Hive is the story of Fahrije, a Kosovan woman who tries to support herself by making ajvar relish. In her community, for a woman to even drive a car is considered scandalous, so it’s an uphill struggle.
Based on a true events, Fahrije’s story was big news in Kosovo. The trouble was Fahrije’s husband was disappeared in the Kosovan war in the 90s. So she was in this state of being effectively widowed without ever having the confirmation of her husband’s death. She was in this between state of being both married and widowed. As a married woman, it was her place to keep the home and not work. As a widow, it was her place to live with and look after her in-laws. Neither involves providing for yourself or your family by working outside the home.
In the film you see Fahrije is devoted to her in-laws. She lives with her father-in-law who she affords great respect. But he is wheelchair-bound, and can only make a little money by selling the honey from the family beehives. You’d think practicality would immediately triumph, given how useful it would be if she could drive him about, and produce more money for the family. But old ways die hard.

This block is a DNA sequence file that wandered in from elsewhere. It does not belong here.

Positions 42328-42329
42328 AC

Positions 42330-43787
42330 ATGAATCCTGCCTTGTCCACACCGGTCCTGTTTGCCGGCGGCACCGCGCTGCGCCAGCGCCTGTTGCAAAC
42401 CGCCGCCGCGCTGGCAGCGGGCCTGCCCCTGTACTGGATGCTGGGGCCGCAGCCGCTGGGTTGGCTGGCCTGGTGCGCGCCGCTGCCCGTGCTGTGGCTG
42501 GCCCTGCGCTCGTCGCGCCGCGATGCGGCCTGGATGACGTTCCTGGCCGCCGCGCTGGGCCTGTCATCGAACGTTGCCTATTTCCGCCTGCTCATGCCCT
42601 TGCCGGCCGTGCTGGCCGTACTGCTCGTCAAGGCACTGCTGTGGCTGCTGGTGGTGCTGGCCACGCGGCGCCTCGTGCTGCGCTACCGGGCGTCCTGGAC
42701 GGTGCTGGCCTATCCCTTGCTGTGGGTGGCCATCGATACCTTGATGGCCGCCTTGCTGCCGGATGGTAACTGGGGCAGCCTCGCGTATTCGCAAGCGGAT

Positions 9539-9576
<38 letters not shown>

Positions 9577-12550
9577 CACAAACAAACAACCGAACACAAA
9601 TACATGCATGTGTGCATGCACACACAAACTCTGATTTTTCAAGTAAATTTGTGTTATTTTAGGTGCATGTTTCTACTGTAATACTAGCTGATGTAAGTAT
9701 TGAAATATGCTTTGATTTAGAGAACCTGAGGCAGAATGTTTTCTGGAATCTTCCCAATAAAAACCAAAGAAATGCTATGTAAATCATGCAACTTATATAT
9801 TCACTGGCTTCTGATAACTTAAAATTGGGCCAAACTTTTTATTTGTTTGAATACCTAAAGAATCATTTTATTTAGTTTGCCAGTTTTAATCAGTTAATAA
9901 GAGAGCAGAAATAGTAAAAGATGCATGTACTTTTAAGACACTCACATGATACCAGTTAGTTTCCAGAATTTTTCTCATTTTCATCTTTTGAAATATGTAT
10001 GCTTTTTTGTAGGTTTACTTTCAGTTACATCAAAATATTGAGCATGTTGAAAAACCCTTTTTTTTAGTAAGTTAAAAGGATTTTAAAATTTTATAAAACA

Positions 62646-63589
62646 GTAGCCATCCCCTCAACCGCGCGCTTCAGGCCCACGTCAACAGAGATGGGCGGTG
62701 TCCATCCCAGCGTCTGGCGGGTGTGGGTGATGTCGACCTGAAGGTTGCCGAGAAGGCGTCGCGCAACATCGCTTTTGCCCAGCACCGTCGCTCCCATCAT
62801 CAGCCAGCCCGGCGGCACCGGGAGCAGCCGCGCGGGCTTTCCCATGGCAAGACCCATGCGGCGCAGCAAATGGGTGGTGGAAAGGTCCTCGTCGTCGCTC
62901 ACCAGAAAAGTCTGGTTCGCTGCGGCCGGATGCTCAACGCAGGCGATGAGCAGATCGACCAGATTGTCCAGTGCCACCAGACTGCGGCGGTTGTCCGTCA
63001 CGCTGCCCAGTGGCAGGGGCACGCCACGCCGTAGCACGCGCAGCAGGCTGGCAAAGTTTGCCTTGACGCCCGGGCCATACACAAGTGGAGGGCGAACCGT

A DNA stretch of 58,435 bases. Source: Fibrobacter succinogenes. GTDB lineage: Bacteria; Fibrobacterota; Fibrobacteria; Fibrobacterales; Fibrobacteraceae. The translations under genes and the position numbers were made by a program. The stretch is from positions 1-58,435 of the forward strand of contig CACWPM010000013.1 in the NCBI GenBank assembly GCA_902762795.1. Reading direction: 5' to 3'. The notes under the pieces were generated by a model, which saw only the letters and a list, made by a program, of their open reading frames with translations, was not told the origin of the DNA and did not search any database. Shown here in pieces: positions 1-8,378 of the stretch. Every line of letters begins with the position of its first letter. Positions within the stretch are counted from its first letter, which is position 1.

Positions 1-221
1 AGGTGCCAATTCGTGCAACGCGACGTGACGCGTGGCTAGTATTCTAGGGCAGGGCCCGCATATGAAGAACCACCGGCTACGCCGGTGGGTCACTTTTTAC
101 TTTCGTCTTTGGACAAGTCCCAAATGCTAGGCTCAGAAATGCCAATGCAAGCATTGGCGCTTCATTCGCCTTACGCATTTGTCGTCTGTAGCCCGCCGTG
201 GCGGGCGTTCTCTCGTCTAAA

There is a constant attempt to intimidate Fahrije, a collective sense of disapproval and looming consequences. When events do happen, there is no one villain with a face, just handfuls of men growling daggers and bricks getting chucked through her windows. At first even the women are against her striking out, they tell her that people will say she’s driving hither and thither coz she’s seeing men, that her reputation will be destroyed and that of her family. They are frightened to help her in case the same is said about them.
But as time goes on and God doesn’t strike her dead for selling jars of ajvar relish, the women come to see that she can be a provider for herself and her family. Even her father-in-law, who discouraged her but never outright forbade her, eventually ends up helping. Together that they realise they are capable of more than they ever thought.
Given the grim context and the Balkan gift for brevity of speech, I wondered if this film might be hard going. But it actually is a film of resolution, strength, and overcoming adversity. It even has moments of pure joy and warmth. Great film.